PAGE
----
you empty your child’s backpack do you find that it contains only one or two
bites less than it did when you sent it in the morning?Or perhaps you find that not a thing in the
lunch box was even touched.Certainly
you lament over why all of your efforts to send your child with a healthy lunch
have gone to waste.
best way to get your child to eat is to let him be involved in the
process.Have you tried asking him what
he would like to pack in his lunch box?A few nights ago my granddaughter spent the night with me on a school
night, which is an unusual circumstance for us.I took her to the grocery store and let her decide what we would pack in
her lunchbox.With just a slight bit of
negotiation, we ended up with a roast beef sandwich (ok, I gave in to the white
bread), a container of cut cantaloupe, a cup of yogurt, and a small bag of
Doritos.While it’s not nutritionally
perfect, it is nutritionally complete because it contains all of the essential
nutrient groups.And because she chose
it, made the sandwich herself, and packed it, it was reported that her lunchbox
came home mostly empty.To get your
child to eat what’s in the lunchbox:
1.Ask your child what
he or she wants to pack
2.Be flexible in
letting him choose while ensuring good nutrition
3.Let your child
prepare and pack the food, with supervision
Here are some tips to break up the monotony of a lunch meat or
peanut butter sandwich.Add a carton of
low-fat milk and these meals are nutritionally complete.
1.Baked tortilla chips, bean dip, low-fat
cheddar cheese chunks, grapes (All kids like chips and dip.This is far superior to the nachos with processed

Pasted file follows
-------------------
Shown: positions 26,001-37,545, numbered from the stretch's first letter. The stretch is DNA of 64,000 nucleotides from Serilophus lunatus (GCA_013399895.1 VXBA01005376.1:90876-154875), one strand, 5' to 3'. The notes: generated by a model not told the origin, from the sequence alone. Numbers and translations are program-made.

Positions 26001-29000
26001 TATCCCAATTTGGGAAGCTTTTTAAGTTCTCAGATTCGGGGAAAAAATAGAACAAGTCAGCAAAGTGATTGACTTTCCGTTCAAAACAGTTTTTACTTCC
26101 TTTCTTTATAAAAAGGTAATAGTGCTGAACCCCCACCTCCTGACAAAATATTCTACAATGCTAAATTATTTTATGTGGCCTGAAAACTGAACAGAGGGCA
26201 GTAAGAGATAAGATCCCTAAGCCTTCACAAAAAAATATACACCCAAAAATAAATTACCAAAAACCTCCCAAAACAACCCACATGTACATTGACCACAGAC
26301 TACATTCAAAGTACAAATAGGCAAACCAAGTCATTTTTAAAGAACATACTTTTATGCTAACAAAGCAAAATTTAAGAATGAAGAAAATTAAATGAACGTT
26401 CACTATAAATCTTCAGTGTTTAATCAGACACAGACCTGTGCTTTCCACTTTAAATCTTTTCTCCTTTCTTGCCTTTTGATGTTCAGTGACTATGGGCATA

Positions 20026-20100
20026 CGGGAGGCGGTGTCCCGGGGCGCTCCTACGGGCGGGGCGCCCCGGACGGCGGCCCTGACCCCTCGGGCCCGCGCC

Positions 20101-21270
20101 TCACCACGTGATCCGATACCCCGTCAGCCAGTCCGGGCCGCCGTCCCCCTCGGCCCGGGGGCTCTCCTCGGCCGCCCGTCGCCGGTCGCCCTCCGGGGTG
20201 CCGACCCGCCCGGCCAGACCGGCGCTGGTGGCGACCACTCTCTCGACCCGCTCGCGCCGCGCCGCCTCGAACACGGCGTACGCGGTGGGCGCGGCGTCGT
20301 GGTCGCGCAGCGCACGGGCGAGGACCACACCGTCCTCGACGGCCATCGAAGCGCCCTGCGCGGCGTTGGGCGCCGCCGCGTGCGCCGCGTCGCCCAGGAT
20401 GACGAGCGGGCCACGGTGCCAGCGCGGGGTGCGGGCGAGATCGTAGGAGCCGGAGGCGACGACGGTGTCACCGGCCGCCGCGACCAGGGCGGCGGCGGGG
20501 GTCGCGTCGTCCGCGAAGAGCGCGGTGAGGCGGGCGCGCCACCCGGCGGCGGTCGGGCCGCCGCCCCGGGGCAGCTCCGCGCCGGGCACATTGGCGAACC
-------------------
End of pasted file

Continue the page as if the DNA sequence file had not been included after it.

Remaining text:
cheese sauce served in school cafeterias.)
tortillas spread with hummus and rolled up with lean roast beef or turkey, shredded
low-fat cheddar cheese and lettuce, clementines.(Store tortilla roll-up in aplastic
container. Avoid plastic wrap to prevent sogginess).
3.Pasta salad – cooked spiral pasta, diced
chicken, and any veggies your child likes – we like celery for crunch and frozen peas.Toss with low-fat Italian salad dressing. Yogurt with sliced strawberries.
4.Mix chunky peanut butter with raisins and
sprinkle lightly with cinnamon. Serve with whole grain crackers and apple slices.
5.Fill a small plastic container with
hummus.Serve with celery sticks, baby carrots, and cucumber slices.Add a slice of whole wheat bread with a
slice of low-fat cheddar cheese.
About the author
Nancy Hintze, originally from St. Louis, Missouri, began her career as a Foods and Nutrition teacher in Lehi, Utah in 2003. At the time she began teaching middle school students about nutrition, she weighed 286 pounds. She quickly became aware that if she expected her students to believe her, she had to be an example of what she taught. Over the course of the next several years, as she eliminated 125 pounds by changing what she ate and how she cooked, Nancy became passionate about sharing her healthy lifestyle keys with her students and their families. Along the journey of her transformation, she also became an avid chef with a zest for good old fashioned food preparation with a modern twist – healthy ingredients and ease of preparation.
Nancy is a licensed Family and Consumer Sciences teacher as well as a certified L.E.A.N Health Coach. She has developed and produced Community Nutrition Fairs, mentored students in the Fuel Up to Play program and accompanied one of her students to represent Utah in the National Fuel Up to Play summit in Washington, D. C. In addition, she has coached individual clients to achieve greater levels of personal wellness. And now we have the privilege of announcing Nancy as our very own Culinary Nutritionist here at Reams.
When she’s not sharing her passion for great eating with others, you can find her in her vegetable garden, or knitting or sewing, reading a great novel, hanging out with one of her 21 grandchildren or on the road in the RV that she and her husband love to travel in.